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General information about jurisdiction and inconvenience
The courts of Hong Kong deal with large numbers of international divorce cases. Hong Kong has jurisdiction if certain specified conditions are fulfilled but it is important to understand that the courts may decline jurisdiction on the grounds of inconvenience in some cases.
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Hong Kong courts have jurisdiction of divorce cases if –
a) Either of the parties to the marriage was domiciled in Hong Kong at the date of the petition or application; or
b) Either of the parties to the marriage was habitually resident in Hong Kong throughout the period of 3 years immediately preceding the date of the petition or application; or
c) Either of the parties to the marriage had a substantial connection with Hong Kong at the date of the petition or application.
The meaning of the term "domicile" is significantly affected by a Domicile Ordinance "to consolidate and reform the law for determining the domicile of individuals" enacted as of 1 March 2009, which amends the common law of domicile in certain respects.
The meaning of the term "substantial connection" has been discussed in several international divorce cases. Cases have held that a party's connection with Hong Kong must be "of sufficient significance or worth, to justify the courts of Hong Kong assuming jurisdiction in respect of matters going to, and consequential upon, the dissolution of that party's marriage." In this regard, a judge stated that, "good sense dictates that there is a difference between residing in Hong Kong for a month or two to oversee a short-term project and being posted here together with one's family for a period of several years."
Declining Jurisdiction in International Cases:
Hong Kong courts may decline to accept jurisdiction by reason of the doctrine of forum non conveniens.
In order to warrant such an order the applicant must establish that there is another available forum that has competent jurisdiction and that is the appropriate forum for the trial of an action i.e. in which the action may be tried more suitably for the interests of all the parties and the ends of justice.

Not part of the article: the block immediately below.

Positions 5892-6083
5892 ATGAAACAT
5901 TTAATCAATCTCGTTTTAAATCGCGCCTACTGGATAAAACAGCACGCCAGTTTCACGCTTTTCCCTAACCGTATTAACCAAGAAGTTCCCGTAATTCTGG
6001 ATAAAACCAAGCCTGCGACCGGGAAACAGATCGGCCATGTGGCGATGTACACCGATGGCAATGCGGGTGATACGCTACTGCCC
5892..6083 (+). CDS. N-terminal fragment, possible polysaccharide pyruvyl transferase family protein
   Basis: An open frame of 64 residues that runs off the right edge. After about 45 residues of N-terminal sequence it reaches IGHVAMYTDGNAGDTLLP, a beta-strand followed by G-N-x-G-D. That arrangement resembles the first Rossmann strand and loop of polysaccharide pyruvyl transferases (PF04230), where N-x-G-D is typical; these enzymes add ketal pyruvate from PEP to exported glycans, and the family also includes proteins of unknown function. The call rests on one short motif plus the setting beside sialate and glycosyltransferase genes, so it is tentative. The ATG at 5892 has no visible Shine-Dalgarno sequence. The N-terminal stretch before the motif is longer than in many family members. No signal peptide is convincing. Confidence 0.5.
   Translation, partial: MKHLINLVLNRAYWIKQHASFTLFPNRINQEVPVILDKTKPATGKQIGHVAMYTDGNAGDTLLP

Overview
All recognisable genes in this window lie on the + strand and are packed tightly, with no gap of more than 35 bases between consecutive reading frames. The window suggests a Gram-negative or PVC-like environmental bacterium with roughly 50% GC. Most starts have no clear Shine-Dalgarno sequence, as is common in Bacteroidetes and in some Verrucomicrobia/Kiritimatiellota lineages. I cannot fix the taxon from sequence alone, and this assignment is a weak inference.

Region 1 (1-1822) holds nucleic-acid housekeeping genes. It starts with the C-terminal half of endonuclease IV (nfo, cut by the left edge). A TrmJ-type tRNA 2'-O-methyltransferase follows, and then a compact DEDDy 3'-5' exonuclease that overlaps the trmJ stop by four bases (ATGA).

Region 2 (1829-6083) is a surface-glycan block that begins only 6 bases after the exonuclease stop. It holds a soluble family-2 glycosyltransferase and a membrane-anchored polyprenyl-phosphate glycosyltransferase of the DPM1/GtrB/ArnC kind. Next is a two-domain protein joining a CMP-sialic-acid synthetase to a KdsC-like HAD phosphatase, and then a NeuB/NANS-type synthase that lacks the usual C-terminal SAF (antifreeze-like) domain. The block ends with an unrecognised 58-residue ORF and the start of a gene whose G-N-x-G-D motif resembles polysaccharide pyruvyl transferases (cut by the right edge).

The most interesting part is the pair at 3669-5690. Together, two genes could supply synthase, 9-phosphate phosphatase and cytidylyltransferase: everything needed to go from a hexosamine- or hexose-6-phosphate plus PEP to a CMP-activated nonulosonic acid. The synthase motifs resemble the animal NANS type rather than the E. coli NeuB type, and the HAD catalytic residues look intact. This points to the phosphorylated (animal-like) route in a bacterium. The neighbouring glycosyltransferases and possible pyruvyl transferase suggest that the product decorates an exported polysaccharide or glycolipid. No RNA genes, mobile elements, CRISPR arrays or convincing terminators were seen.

In order to answer this question, the applicant for the stay has to establish that:
1. That Hong Kong is not the natural or appropriate forum ('appropriate' in this context means the forum has the most real and substantial connection with the action); and
2. That there is another available forum which is clearly or distinctly more appropriate than Hong Kong.
If the applicant is able to establish both of these two matters, then the plaintiff in the Hong Kong proceeding has to show that he will be deprived of a legitimate personal or juridical advantage if the action is tried in a forum other than Hong Kong.
If the plaintiff is able to establish this, the court will have to balance the advantages of the alternative forum with the disadvantages that the plaintiff may suffer. Deprivation of one or more personal advantages will not necessarily be fatal to the applicant for the stay if he is able to establish to the court's satisfaction that substantial justice will be done in the available appropriate forum.
While the Hong Kong courts have granted applications to stay divorce cases in some international divorce cases the courts have often expressed pride in their experience in international matters and their ability to handle such matters. In one cases the judge stated that,
"The family courts in Hong Kong have vast experiences in dealing with cases of an international dimension. Many involved the large expatriate community in Hong Kong whose assets are located both in Hong Kong and overseas. The Hong Kong courts regularly deal with the valuation of overseas properties and make orders thereto. In terms of convenience and expense of hearing, Hong Kong has a purpose-built technology court room with video linkage to overseas countries. "
Contributed by Jeremy D. MorIey